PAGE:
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Pinnacles National Park Celebrates it’s 5th Annversary

Pinnacles National Park

Pinnacles National Park, located east of the Salinas Valley in Central California, protects the western half of an extinct volcano that has moved 200 miles from its original location on the San Andreas Fault, embedded in a portion of the California Pacific Coast Ranges. Some 23 million years ago multiple volcanoes erupted, flowed, and slid to form what would become Pinnacles National Park. What remains is a unique landscape.

Pinnacles National Monument was established in 1908 by U.S. President Theodore Roosevelt and was created from the former Pinnacles National Monument by legislation passed by Congress in late 2012 and signed into law by President Barack Obama on January 10, 2013.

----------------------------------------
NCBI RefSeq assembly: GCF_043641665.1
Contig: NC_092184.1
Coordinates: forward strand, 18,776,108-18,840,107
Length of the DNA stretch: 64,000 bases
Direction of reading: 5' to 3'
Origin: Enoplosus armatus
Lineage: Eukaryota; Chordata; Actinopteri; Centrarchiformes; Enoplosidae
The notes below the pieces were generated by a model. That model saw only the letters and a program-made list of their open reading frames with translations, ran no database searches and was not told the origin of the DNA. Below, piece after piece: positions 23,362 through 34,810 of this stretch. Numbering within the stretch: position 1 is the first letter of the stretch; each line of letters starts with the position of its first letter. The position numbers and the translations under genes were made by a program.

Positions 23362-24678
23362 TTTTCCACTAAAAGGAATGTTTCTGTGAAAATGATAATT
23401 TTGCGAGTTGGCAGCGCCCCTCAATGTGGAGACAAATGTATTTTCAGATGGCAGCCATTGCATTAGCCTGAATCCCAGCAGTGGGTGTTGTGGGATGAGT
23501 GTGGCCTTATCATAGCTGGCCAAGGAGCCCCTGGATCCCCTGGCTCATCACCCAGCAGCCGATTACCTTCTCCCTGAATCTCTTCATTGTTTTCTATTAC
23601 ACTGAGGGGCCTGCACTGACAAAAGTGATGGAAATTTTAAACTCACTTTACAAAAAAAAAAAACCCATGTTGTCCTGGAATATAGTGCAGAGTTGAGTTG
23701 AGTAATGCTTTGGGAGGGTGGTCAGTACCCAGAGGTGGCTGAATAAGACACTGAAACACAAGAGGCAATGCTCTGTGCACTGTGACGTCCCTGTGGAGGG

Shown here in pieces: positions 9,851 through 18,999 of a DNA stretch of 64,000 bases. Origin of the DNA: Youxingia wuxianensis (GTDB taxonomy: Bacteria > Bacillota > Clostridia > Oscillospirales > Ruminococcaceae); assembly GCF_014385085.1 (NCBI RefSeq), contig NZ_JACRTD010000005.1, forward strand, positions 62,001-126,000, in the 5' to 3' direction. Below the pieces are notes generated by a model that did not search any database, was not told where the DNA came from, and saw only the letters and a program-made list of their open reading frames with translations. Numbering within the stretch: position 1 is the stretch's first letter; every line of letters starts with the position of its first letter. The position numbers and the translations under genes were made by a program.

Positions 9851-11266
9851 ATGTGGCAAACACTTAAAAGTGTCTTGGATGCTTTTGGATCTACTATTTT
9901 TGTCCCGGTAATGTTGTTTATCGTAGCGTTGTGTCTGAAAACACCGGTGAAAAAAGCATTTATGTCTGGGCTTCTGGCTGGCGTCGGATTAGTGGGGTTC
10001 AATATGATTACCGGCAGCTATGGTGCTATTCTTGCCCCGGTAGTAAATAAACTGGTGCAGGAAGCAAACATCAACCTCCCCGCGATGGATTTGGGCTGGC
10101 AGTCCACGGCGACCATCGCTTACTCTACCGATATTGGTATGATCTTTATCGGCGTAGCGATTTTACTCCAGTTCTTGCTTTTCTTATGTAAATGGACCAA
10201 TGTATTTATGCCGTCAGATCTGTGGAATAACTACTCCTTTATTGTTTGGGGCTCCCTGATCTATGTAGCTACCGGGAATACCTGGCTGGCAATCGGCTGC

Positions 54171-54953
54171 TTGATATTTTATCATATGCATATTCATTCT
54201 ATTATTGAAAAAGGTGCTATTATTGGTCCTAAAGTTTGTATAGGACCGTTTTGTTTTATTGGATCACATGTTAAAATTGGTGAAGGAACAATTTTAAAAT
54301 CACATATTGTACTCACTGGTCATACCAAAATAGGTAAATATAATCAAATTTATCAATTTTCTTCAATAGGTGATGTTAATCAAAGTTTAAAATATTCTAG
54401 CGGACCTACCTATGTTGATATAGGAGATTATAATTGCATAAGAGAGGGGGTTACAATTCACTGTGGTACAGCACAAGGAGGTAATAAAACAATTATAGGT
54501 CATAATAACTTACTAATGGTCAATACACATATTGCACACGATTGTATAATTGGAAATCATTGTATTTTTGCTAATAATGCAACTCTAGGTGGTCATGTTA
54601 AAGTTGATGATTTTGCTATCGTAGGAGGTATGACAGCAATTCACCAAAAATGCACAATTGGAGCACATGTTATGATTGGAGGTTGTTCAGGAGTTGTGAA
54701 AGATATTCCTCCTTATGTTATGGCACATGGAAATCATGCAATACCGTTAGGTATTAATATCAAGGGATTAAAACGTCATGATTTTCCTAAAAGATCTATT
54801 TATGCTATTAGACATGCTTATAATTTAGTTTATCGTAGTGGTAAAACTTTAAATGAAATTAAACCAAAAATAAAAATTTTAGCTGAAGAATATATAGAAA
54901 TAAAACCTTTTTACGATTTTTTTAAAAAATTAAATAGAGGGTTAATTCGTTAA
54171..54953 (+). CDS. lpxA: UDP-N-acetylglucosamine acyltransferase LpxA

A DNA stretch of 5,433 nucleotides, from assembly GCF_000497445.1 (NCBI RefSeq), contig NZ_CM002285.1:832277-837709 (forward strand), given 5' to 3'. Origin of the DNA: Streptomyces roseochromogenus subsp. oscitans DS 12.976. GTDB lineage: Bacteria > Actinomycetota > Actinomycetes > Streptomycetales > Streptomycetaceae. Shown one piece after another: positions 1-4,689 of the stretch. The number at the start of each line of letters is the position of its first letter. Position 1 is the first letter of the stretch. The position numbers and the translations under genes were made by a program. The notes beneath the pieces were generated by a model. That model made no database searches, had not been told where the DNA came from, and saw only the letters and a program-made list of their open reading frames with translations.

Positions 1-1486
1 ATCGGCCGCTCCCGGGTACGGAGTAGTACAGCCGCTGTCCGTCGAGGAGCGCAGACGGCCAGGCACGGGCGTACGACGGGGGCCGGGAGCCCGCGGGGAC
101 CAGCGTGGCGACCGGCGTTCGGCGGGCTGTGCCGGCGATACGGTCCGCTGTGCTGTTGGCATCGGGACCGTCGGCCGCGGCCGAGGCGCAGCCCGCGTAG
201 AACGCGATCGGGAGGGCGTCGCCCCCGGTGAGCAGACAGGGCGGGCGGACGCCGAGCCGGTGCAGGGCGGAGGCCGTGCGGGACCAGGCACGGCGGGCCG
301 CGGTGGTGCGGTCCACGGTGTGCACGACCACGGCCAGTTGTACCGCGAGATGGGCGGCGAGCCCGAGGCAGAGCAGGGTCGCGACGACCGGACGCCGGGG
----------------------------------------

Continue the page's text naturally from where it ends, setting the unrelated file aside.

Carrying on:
Pinnacles has a lot of interesting terrain — boulder-covered caves, towering rock spires, massive monoliths and sheer-walled canyons. And Pinnacles National Park has some interesting creatures, too, including California Condors, bats and tarantulas! The park’s unusual talus caves house at least thirteen species of bat and park lands are prime habitat for prairie falcons, golden eagles and are a release site for California condors that have been hatched in captivity.

Travelers journey through chaparral, oak woodlands, and canyon bottoms. Hikers enter rare talus caves and emerge to towering rock spires teeming with life. Pinnacles National Park offers a variety of climbing routes that range from easy top ropes to the multi-pitch climbs along Machete Ridge. The majority of routes here involve steep, bolt protected face climbing.